St Mary’s church, part of historic C12th Lanercost Priory just north west of Carlisle has recently completed a major project to repair and conserve their beautiful dossal which was designed by William Morris in the late 1800s and embroidered by Mrs Bulkeley, wife of the then vicar of Lanercost, working over five years with Mrs Chapman and Mrs Dodgson, widows of the two previous vicars. The dossal, a 24 foot textile hangs behind the altar and was being eaten by white spot spider beetle and possibly mice. A big fundraising effort followed by months of careful conservation and cleaning (which included the textile travelling to Belgium for flatbed suction cleaning) saw the dossal repaired and returned in all it’s glory to it’s original location in April 2013.
A careful regime of monthly cleaning around the dossal has been instigated to make sure there are no crumbs of food or provisions which attract the white spot spider beetle and other wildlife which could pose a threat to the delicate embroidered textile.The area is also monitored for damp which could cause mould and accelerated decay.
Lanercost Priory and church hosts a popular festival for 2 weeks at the end of June each year. As this involves construction of staging in the area beside the dossal it is taken down during the festival and stored safely out of harms way in a specially constucted ‘dossal box’.
To find out what was involved I joined the team on 19 June for the annual putting away of the dossal before the festival. The process included careful removal and hoovering of the dossal and its adjacent carpets, checking for any signs of animal or damp damage before rolling it up and fitting carefully into its dossal box which is monitored for moisture to ensure optimum storage conditions.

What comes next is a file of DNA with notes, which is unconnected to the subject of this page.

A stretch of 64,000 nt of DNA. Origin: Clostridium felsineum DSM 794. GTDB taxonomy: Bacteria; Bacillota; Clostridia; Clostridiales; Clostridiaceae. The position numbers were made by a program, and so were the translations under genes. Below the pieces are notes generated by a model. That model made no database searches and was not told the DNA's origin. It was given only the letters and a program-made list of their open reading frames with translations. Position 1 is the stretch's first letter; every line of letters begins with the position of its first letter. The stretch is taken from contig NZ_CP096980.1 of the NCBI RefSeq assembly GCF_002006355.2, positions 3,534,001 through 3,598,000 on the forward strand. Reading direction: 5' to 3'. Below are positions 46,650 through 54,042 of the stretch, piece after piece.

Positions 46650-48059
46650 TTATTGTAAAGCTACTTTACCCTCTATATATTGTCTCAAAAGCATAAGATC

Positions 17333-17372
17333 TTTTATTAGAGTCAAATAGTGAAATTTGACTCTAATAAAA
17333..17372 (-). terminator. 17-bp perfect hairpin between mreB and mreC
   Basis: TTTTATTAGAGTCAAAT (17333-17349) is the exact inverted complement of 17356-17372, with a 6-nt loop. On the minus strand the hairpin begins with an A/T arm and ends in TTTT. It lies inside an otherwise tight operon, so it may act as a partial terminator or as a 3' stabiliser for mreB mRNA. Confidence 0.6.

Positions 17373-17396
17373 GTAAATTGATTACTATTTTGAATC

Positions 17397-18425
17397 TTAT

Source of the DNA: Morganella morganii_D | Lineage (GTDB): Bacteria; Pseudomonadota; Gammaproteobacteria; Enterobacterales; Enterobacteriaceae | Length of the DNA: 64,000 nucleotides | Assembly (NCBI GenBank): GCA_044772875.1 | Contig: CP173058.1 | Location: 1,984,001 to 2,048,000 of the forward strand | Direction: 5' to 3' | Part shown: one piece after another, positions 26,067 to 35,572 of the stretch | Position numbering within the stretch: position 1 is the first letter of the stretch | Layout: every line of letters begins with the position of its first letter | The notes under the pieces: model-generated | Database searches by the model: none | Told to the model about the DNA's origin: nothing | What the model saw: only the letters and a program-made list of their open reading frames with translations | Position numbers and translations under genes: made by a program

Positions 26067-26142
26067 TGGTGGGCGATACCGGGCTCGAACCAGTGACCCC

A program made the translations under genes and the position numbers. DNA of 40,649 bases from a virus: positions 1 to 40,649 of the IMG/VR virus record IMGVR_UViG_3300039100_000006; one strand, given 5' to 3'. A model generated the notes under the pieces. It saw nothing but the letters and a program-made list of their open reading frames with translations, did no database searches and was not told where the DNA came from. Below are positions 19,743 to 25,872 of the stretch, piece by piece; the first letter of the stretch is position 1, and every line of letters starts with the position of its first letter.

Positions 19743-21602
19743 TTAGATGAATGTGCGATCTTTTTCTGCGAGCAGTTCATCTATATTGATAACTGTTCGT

It was a lovely practical and sociable day and a rather a thrill to handle an actual piece of William Morris textile – albeit very carefully and with gloves on. Sadly I wasn’t able to join the team to rehang it after the festival and this is one of the things that Christine is looking for more help with – a day’s time in mid June and again in early July to help with the putting away and taking out of this wonderful historic fabric.
It is through the ongoing care of the volunteers that this historic art work can still be displayed in situ in its original home rather than ‘boxed in’ under more museum display style conditions. If you are interested in finding out what’s involved in helping with the annual putting away and taking out of the dossal, or in other ways you coud help please contact Christine Boyce at email@example.com.